As cities across the US become more aware of the environmental impact development has on energy use and local water quality, many cities have begun to adopt strategies to mitigate these ecological concerns and help the environment.
–>Santa Monica, California has adopted green building codes that address storm water runoff, mandates bicycle storage, carpool spaces, storage space for recyclable materials, requires the recycling of construction material, and the installation of water efficient fixtures among other environmentally friendly, low cost building codes.
–>Montgomery County, Maryland has voted unanimously to adopt the LEED standard for all new multifamily residences greater than 4 stories, commercial buildings, and county buildings. This legislation will go into effect this November and mandates energy efficiency, indoor air quality, site selection, water use, and other environmental protections.
–>Chapel Hill, North Carolina passed an ordinance in 1997 that required town owned buildings to use 30% less energy than required by the North Carolina building codes. Accepted strategies include solar orientation, daylighting, renewable heating resources, water conservation, appropriate landscaping, energy efficient lighting, and the use of building materials and colors to lower cooling load.
More cities than we could possibly profile here have adopted environmentally conscious building codes, and many of them have adopted comprehensive green building strategies such as the U.S. Green Building Council’s LEED program. From energy and water efficiency to alternative transportation, from site selection to the beautification of public spaces, cities are learning how to make themselves allies of the landscape instead of adversaries. Even Chicago’s city hall, pictured above, incorporates a insulating green roof.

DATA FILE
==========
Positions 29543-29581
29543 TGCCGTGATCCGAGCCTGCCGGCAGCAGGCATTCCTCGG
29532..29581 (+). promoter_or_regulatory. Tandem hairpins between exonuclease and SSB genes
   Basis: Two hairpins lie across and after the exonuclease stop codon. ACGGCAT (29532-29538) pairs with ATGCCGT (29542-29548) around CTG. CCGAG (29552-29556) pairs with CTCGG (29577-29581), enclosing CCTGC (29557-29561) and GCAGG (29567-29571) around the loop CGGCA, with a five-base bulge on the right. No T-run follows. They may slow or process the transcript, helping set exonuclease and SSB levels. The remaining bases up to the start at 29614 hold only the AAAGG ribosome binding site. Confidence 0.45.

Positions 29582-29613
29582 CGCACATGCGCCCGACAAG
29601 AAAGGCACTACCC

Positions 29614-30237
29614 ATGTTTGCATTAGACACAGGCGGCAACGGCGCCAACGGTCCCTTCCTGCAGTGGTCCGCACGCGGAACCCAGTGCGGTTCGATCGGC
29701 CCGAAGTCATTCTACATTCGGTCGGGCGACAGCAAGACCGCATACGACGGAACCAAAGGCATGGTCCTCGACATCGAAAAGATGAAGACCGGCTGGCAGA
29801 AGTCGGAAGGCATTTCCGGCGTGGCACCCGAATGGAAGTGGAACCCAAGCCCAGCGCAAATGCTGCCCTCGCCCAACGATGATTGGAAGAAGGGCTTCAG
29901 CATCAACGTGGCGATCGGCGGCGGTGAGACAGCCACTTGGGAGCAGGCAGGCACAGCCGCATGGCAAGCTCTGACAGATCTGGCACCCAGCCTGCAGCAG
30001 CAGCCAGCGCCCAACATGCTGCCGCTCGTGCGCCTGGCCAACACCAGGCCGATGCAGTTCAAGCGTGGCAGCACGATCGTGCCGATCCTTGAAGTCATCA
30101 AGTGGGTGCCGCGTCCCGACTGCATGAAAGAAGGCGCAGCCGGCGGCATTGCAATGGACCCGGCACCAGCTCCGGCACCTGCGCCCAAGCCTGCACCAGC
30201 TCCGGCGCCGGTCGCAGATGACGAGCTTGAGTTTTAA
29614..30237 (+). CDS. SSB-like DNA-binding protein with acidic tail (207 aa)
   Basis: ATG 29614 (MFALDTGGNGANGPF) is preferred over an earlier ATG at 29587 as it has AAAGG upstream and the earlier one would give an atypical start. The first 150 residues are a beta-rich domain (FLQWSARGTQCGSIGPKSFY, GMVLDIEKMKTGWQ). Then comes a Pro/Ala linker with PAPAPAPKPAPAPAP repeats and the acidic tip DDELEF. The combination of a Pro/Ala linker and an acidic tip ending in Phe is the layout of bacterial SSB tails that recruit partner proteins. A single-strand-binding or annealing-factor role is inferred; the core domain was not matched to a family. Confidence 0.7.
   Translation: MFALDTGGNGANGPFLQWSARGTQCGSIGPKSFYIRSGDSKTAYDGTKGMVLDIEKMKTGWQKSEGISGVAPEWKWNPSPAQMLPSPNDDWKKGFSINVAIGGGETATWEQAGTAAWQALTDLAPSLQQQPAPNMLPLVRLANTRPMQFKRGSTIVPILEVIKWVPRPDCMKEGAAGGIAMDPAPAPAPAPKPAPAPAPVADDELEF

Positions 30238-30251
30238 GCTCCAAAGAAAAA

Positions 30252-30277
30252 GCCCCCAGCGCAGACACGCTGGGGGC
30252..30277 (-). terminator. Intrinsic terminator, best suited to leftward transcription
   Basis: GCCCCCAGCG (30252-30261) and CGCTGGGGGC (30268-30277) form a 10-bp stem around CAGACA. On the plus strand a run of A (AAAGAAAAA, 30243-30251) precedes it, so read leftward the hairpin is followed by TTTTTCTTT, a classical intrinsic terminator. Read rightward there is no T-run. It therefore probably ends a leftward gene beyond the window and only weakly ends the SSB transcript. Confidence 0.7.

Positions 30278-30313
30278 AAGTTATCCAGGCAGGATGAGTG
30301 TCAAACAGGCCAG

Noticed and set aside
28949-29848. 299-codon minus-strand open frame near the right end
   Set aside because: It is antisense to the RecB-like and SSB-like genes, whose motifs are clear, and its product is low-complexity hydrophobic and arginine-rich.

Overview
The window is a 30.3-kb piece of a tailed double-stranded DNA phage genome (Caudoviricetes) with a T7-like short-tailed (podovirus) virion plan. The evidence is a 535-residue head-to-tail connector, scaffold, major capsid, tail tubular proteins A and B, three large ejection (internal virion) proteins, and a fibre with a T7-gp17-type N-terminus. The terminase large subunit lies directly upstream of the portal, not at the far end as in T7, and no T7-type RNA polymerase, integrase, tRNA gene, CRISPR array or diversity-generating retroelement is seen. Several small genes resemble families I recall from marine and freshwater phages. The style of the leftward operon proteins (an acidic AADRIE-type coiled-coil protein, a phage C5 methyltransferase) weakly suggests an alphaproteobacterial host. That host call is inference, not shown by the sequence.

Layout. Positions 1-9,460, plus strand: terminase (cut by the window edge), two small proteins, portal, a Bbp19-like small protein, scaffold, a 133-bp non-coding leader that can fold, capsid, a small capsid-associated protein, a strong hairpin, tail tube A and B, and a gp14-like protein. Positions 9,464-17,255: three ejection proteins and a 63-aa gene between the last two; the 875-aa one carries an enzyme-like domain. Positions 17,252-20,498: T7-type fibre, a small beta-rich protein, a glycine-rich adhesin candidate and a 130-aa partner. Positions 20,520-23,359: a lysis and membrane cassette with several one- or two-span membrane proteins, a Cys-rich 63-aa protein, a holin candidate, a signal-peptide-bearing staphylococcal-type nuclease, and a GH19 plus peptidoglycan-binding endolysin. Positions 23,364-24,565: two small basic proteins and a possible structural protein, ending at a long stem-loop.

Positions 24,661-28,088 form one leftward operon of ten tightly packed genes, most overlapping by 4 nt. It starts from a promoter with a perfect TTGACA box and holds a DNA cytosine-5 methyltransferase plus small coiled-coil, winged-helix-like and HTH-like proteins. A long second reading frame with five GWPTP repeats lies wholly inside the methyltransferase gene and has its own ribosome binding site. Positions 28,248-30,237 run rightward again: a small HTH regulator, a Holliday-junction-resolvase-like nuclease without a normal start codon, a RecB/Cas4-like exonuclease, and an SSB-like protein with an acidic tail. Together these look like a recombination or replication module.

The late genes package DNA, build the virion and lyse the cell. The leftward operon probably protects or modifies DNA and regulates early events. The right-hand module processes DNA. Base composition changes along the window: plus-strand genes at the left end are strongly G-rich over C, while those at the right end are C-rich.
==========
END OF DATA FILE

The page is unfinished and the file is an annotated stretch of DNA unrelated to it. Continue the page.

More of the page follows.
The city of College Park is not unique in its lack of Green Buildings codes, but it’s foreseeable that the city (or county) might jump on the bandwagon if the influx of CP development continues as we expect it will. Certainly the university can do more in this area and join a growing list of universities that have done the same. In the past we’ve suggested that the East Campus Development initiative incorporate some form of green building standards and we reported on the NOAA building in UMD’s research park that will be LEED certified.
Here are some ideas to get the ball rolling (if it hasn’t already):
- Require demolitions, renovations, and new construction to recycle 60%+ of their construction waste
- Mandate the use of low-flow faucets in new construction and renovations
- Encourage the installation of waterless urinals
- Relax parking space requirements for multifamily construction
- Provide funding for covered bicycle parking facilities
- Organize a renewable energy credit purchasing program for residents of College Park
What do you think?